The Cartagena Biosafety Protocol is the primary driving force behind countries establishing national biosafety regulatory systems for genetically engineered crops and animals. That international agreement attempts to set forth the scientific and legal boundaries for those systems, and establish a minimum set of rules and procedures. This paper analyses whether the Protocol will achieve a degree of legal certainty in the field of biosafety regulations and some level of global harmonization. The paper concludes that, while the Protocol is a good model for certain portions of a national biosafety regulatory system, it provides little guidance on several issues key to biosafety regulation. The Protocol gives discretion to individual countries to decide on what the applicable safety standard should be, how to incorporate socioeconomic considerations, how to address food safety and how to incorporate public participation. The resolution of these four issues by each country could have a far greater influence than the Protocol itself on the nature of their national biosafety regulatory system.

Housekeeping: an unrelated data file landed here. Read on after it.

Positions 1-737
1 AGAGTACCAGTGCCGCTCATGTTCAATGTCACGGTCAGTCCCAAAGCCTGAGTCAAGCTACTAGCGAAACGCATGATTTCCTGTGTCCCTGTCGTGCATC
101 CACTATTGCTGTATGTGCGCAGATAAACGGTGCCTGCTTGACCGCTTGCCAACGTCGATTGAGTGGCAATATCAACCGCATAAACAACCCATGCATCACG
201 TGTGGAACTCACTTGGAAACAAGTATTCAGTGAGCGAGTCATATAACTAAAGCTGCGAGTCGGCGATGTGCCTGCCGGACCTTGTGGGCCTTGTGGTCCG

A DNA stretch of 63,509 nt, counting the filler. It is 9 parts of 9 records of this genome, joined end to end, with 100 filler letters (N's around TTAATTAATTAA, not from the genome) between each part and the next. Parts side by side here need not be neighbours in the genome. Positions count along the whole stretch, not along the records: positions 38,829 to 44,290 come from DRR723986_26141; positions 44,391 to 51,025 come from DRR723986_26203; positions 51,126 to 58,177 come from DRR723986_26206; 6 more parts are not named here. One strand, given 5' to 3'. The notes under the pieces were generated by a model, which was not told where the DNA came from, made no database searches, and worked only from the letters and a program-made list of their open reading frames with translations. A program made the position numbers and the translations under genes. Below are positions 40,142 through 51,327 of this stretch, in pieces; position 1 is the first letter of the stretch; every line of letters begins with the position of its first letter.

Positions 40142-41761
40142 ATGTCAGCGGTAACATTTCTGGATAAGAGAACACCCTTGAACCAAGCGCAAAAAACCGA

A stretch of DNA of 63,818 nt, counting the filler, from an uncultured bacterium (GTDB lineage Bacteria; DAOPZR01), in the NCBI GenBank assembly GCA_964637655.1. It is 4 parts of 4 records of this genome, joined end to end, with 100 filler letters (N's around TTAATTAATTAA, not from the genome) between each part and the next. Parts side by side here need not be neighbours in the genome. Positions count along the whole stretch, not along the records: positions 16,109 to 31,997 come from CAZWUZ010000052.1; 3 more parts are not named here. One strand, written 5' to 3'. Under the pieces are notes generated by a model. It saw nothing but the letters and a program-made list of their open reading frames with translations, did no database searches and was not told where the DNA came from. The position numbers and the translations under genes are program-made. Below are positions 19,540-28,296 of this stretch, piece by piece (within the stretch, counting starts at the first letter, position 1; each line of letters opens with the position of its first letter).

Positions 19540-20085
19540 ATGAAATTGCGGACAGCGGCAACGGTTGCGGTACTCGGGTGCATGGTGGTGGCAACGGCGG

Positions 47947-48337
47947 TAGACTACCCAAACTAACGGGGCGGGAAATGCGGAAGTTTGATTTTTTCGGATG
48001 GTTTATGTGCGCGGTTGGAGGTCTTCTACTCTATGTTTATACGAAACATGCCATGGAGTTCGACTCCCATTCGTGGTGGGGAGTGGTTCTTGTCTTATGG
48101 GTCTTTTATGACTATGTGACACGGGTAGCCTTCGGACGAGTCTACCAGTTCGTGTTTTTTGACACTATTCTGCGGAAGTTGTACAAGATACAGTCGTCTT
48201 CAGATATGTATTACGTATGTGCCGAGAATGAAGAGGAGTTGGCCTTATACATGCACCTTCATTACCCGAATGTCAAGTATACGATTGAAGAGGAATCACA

Copyright © 2005 John Wiley & Sons, Ltd.